The report from the Data Privacy Lab explains these low achieved re-identification risks as stemming from: 1) Temporal mismatches in the data (the essential issue of data divergence described in my paper and explained in some detail in the Duncan et al. and Elliot and Dale references in my paper), 2) Use of incomplete voter data, 3) Data quality problems, and 4) the fact that earlier 87% prediction is a theoretical upper bound. These are the very same “myth of the perfect population register” points of concern made in my earlier work and it can be taken as a positive sign for future balancing of public policy with regard to real world re-identification risks that this clear demonstration of the important limitations faced in such re-identification attempts has been so aptly illustrated by the Data Privacy Lab’s research.

    It is also important to note though that the PGP data also included the whole genome sequences for the volunteer participants in this project. Given the inherent extremely large combinatorics of whole genomes, and the intrinsic biological and social network characteristics that determine how genomic traits (and often surnames) are shared with both our ancestors and descendants through genealogic lines, (as recently demonstrated by Yaniv Erlich’s lab in their January 17th Science article on Identifying Personal Genomes by Surname Inference), there are clearly some very important questions yet to be addressed as to whether, and under what conditions, the genetic information disseminated by the PGP study could or should be seen as “de-identified” under any reasonable use of that term.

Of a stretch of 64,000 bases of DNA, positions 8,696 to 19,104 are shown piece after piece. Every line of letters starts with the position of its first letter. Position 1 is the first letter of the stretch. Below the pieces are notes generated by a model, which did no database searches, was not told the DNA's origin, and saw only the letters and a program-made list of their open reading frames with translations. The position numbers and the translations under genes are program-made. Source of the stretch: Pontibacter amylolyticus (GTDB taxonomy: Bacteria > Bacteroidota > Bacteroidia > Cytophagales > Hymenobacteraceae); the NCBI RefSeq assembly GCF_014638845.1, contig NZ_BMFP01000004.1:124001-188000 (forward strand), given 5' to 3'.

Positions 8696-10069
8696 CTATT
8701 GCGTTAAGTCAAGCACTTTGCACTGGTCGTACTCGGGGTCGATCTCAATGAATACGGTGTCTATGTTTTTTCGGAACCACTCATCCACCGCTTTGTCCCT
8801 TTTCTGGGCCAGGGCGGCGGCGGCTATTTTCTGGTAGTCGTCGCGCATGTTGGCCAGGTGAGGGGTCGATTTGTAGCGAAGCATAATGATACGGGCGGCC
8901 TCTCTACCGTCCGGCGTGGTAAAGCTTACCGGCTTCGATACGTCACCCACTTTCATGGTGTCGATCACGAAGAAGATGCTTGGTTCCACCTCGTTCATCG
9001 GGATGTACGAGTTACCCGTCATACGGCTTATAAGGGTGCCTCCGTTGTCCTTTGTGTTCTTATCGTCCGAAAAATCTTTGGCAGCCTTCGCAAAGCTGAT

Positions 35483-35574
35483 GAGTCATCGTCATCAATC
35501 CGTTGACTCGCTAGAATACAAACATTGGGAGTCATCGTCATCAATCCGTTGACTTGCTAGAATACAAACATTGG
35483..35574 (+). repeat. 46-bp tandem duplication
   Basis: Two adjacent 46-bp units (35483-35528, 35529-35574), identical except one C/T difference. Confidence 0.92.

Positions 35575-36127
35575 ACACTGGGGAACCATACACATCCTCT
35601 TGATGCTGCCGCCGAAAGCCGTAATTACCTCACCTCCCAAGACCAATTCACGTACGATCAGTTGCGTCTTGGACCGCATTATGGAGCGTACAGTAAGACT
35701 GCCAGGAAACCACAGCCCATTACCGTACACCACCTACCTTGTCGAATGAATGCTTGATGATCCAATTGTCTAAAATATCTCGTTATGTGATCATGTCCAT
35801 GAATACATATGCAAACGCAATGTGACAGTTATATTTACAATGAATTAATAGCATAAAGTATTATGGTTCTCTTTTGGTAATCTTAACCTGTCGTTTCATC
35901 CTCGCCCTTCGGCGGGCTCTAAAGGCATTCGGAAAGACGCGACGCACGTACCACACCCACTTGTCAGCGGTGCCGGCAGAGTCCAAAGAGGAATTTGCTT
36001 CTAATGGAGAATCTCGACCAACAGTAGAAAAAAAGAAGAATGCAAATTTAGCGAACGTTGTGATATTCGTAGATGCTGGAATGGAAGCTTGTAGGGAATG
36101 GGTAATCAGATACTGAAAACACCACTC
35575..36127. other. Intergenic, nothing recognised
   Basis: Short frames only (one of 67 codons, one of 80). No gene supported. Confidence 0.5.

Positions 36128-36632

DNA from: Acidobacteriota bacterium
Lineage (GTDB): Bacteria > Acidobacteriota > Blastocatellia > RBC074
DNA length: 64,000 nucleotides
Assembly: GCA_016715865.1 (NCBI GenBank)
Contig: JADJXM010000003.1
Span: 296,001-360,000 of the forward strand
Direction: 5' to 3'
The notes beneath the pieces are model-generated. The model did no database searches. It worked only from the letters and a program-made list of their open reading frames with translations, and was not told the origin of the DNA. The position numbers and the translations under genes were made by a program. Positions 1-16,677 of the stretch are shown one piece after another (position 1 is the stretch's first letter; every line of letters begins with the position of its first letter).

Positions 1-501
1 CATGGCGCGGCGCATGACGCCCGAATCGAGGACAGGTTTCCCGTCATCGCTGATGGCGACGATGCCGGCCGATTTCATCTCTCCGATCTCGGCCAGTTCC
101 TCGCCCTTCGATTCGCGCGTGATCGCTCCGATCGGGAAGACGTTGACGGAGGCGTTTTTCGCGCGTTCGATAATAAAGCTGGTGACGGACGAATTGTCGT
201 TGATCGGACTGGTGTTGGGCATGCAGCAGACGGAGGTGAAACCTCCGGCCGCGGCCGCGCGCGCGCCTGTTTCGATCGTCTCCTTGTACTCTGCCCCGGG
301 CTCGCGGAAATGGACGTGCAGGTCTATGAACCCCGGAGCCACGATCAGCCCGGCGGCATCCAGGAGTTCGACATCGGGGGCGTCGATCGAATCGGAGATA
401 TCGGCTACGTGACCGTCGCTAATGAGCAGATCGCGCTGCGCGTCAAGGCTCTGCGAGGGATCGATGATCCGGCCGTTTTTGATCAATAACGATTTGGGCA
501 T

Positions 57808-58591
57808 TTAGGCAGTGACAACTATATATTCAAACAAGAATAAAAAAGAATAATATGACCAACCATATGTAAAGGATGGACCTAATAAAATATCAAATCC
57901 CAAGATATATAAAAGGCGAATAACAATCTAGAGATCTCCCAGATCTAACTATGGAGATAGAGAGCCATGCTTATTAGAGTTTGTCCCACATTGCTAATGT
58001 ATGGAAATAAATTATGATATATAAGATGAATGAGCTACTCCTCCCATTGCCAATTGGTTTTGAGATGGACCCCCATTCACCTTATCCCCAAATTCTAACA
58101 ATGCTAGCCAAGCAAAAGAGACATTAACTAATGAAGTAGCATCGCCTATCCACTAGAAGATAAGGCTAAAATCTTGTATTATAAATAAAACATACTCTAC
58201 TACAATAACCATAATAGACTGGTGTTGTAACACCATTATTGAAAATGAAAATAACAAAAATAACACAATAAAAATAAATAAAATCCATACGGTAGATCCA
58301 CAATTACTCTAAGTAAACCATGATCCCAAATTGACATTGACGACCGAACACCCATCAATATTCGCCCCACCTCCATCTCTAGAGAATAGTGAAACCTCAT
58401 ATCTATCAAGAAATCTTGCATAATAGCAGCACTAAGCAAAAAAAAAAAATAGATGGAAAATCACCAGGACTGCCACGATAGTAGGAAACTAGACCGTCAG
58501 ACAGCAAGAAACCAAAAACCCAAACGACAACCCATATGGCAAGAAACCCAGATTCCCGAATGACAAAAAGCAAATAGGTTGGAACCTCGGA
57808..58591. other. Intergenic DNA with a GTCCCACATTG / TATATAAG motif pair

That is another blog post for another day, but I plan to write about these much deeper issues soon. I’ll post another link in a comment here once I’ve done so.

  13. Anyone interested in the ongoing debate raised here about data de-identification and associated re-identification risks might be interested in joining the discussion that will be taking place in an Online Symposium on the “Law, Ethics and Science of Re-identification Demonstrations” to be hosted by the Harvard Law School and the Petrie-Flom Center for Health Law Policy, Biotechnology, and Bioethics Bill of Health Blog next week from May 20-24th, 2013.

    The online symposium will address the scientific and policy value of re-identification demonstrations and discuss the complex legal and ethical issues that they raise and feature blog posts from a number of notable commenters including:

    Misha Angrist
    Madeleine Ball
    Daniel Barth-Jones
    Yaniv Erlich
    Beau Gunderson
    Stephen Wilson
    Michelle Meyer
    Arvind Narayanan
    Paul Ohm
    Latanya Sweeney
    Jennifer Wagner

    It’s a notable group of scientists, technologists, and law/ethics scholars which should make for some engaging and vigorous debate. I hope Concurring Opinions readers interest in this topic will participate and add their scholarly voices to the discussion.

  14. Here’s a link to the Bill of Health “Law, Ethics and Science of Re-identification Demonstrations” Online Symposium Announcement: